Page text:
So, in my last post, i sort of gave a general overview of my trip in Cachi. Today, i want to share the most dramatic moment of the week. One of the projects we had been working on each day was the construction of a small for a struggling couple, in which the wife was 24 years old – with 6 kids!
The government was giving away plots of land to build homes on the far outside part of town. Their plot was located on a wide, unprotected plain in which the wind would come up, whipping across the entire valley, driving up so much dust and sand you could do nothing else in those moments then turn out back with your eyes squeezed shut to wait it out.
Saturday was our last day in Cachi and we were determined to finish building the walls of house, so that way the family (who was working alongside us) would have left to complete was the roof. That day, i caught the second car load up to the work site. The wind was worse than ever. For the safety of looking through the car windows while driving up from the more protected central part of town, the immense dust blowing around looked so thick, like a heavy fog coming off the ocean. But shockingly strong, like a wave that hits you with such force that your knocked off your feel and come up from the surf sputtering and gasping for air.
That was the same sort of feeling of shock I felt when we arrived at the house and the entire front wall, which the day before was above my head, was lying strewn all over the ground in a crazy disaster of rubble. So complete was the destruction, i was certain that it had been pushed over by someone intentionally. Even when the the part of the team who was there explained to me how this mini tornado like twister had come up and paused right over where they were working, and so then slowly, section by section the blocks began to fall. But there was so much wind and sand that no one really knew what was happening until all over.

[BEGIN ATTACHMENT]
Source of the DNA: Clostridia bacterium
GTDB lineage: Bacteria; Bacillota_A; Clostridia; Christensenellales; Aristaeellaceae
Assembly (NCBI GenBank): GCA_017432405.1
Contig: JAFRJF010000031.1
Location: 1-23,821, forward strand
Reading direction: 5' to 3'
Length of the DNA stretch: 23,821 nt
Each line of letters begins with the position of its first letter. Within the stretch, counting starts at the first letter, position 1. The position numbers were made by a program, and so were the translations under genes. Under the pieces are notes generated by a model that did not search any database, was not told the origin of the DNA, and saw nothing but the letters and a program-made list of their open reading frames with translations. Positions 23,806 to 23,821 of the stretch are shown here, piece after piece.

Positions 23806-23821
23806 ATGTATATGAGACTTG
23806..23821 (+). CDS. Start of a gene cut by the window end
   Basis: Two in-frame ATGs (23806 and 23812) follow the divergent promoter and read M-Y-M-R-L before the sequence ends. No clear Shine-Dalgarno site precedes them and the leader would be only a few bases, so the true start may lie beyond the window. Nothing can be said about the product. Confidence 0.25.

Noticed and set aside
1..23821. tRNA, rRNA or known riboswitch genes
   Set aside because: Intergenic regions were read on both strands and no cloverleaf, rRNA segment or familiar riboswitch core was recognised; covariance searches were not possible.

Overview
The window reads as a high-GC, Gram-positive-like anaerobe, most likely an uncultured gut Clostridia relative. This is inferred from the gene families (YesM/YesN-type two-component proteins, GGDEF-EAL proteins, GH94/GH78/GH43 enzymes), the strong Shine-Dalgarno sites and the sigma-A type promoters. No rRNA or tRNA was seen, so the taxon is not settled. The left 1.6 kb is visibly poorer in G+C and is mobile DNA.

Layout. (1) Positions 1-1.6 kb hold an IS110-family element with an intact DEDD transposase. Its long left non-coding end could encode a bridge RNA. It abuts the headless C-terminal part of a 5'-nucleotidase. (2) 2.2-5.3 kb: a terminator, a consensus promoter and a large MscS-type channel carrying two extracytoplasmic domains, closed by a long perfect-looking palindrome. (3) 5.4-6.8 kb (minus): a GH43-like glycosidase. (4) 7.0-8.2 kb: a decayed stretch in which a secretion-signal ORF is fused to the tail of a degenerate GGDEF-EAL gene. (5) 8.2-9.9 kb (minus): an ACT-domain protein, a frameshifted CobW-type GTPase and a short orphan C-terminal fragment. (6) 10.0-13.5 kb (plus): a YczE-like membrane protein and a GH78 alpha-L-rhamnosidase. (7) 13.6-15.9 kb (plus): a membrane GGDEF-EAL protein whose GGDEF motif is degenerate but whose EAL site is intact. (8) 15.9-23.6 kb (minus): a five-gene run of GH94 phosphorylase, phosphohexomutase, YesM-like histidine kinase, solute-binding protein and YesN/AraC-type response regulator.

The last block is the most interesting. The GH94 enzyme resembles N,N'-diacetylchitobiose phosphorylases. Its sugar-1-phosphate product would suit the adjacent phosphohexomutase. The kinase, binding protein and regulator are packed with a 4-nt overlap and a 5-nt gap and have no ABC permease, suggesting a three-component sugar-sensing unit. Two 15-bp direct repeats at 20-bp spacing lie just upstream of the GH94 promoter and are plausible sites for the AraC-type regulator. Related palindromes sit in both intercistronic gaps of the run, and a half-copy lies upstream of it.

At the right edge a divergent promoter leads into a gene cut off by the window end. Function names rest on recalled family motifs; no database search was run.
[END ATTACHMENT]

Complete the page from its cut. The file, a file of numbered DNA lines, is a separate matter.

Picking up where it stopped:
That is except for Alexis. Who, in that crazy moment, had been standing on top of that exact wall and only thanks to God and the dynamics of physics, was only her little corner still standing. Because the scary reality is, even though those blocks were made of mud, they’re heavy; probably a good 20 or 30 pounds each.
So even though the wind was still gusting with incredible strength, we started to pick through the mess. See what blocks could be salvaged, because more than just the loss of the wall, each block represented a significant amount of labor to make by the father of the family. And by
chance I happened to touch one of the metal support rods-ouch. suddenly my hand wasstinging. i assumed that the wind had slammed a small pebble into my fingers. So i kept untying the string on the rob. and i felt it again. then i realized it wasnt anything hitting me, it was an electric shock – the whole column was electrified! I looked up,completely expecting to see huge storm clouds like there was about to be a tremendous lightening storm, but the skies were beautifully blue, like the most perfect of summer days. The shocks were from the amount of static electricity in the air from the wind blowing so much sand against itself. There was so much static electricity in the air that one of the guys was happened to be wearing a wool sweater, and he said it was giving him all sorts of shocks as well.
The whole experience left me truly amazed by the rare power of nature. Made me think of this passage:
“The LORD said, “Go out and stand on the mountain in the presence of the LORD, for the LORD is about to pass by.”
Then a great and powerful wind tore the mountains apart and shattered the rocks before the LORD, but the LORD was not in the wind. After the wind there was an earthquake, but the LORD was not in the earthquake. After the earthquake came a fire, but the LORD was not in the fire. And after the fire came a gentle whisper. (1 Kings 19:11-13)”
In that gentle whisper, was the voice of God.